Skeena-Bulkley Valley MP Nathan Cullen held a meeting in Burns Lake last May to discuss the need of a homeless shelter for men in the Burns Lake area.
The meeting included representatives from the village, the RCMP and Lake Babine Nation, as well as community members.
However, since the meeting was held, no action has been taken to move this project forward. Lakes District News attempted to contact Cullen for several weeks, but he did not provide a response about this project.
Lake Babine Nation (LBN) member Darlene Patrick, who asked Cullen to help create a homeless shelter for men in Burns Lake earlier this year, said she also hasn’t heard back from Cullen since the meeting held in May.
The lack of support for men and how it impacts the community was one of the topics discussed during a sexual violence forum held on Oct. 12 and 13, 2016 in Burns Lake.
According to Joni Conlon, community projects manager for Carrier Sekani Family Services, the lack of services available for men – including lack of housing and minimal support for drugs and alcohol abuse – has a direct impact on sexual violence against women. In addition, Conlon said there’s a high rate of under-reported sexual assault cases involving young boys in the region.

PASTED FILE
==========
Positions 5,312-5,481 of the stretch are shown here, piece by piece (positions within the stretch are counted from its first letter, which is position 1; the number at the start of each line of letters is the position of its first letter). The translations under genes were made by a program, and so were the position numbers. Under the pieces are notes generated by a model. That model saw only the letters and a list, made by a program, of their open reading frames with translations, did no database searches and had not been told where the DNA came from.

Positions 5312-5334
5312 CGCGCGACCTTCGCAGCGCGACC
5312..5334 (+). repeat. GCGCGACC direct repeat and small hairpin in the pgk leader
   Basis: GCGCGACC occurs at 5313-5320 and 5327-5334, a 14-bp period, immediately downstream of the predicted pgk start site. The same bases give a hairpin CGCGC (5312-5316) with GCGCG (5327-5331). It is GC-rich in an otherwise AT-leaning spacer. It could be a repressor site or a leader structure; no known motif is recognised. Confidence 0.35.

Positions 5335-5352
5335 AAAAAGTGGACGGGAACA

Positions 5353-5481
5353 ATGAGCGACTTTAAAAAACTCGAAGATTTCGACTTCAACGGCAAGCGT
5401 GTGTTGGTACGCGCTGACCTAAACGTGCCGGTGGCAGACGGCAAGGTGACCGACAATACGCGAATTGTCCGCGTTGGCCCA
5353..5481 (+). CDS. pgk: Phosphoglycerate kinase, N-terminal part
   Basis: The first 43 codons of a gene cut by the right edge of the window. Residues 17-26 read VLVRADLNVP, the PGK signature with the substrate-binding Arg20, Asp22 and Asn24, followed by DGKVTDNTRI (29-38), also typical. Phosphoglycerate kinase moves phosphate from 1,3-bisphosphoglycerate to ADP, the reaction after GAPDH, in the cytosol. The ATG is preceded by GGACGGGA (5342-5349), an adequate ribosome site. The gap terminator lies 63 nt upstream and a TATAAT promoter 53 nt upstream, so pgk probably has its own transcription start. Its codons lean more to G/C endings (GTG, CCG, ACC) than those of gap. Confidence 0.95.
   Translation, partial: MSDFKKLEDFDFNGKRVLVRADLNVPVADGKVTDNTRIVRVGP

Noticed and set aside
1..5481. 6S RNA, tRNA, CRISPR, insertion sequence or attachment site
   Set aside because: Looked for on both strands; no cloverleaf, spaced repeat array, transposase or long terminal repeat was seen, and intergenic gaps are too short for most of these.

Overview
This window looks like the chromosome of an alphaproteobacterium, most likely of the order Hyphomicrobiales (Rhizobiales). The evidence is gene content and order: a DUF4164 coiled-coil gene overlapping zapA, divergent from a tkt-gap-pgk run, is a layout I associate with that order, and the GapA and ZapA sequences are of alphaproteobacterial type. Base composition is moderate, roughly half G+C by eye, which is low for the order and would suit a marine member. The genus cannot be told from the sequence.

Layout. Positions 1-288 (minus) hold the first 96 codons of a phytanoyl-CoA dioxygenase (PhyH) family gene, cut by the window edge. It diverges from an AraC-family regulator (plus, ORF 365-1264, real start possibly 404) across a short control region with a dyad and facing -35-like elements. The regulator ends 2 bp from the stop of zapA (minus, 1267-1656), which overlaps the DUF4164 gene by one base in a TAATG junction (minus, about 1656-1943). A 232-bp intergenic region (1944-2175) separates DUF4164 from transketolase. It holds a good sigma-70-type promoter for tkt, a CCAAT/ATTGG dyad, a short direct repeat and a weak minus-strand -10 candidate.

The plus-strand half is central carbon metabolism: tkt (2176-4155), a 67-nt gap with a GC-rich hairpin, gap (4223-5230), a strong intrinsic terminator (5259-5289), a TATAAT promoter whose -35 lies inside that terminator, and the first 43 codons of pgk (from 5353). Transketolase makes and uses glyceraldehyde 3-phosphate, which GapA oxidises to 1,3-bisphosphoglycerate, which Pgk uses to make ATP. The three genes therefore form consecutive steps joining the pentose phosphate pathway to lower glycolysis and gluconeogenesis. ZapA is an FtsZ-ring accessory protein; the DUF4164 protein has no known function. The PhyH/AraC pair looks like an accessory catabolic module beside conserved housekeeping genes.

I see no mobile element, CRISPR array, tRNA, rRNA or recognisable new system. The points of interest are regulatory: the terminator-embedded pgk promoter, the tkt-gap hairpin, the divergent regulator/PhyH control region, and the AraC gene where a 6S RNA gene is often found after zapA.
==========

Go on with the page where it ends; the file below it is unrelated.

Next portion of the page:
“Our men have nothing,” she said. “I am really intrigued at the lack of safe housing for men; if men do not have a safe place to go, often they will go to overcrowded houses; if you’re drinking, and you’re in an overcrowded house, it increases the risk of sexual violence.”
During the meeting held in May, LBN Chief Wilf Adam took it upon himself to talk to the other five local chiefs to ensure that they were on board with this project. Chief Adam said he has met with the other chiefs since the meeting, but that he received a “lukewarm response.”
Meanwhile, Patrick has been accepting homeless men in her own home. She said she hosts about 10 people a year, who stay for as long as they need.
“Sometimes I run out of food because I have to feed other people,” she said.
During the meeting held in May, community members provided emotional statements, sharing their own experiences with homelessness – either helping people in need or being homeless themselves at some point in their lives. Some participants broke down in tears while sharing their story.
“I am one of the people you guys are talking about,” said one participant. “I have no home; I have no place to go.”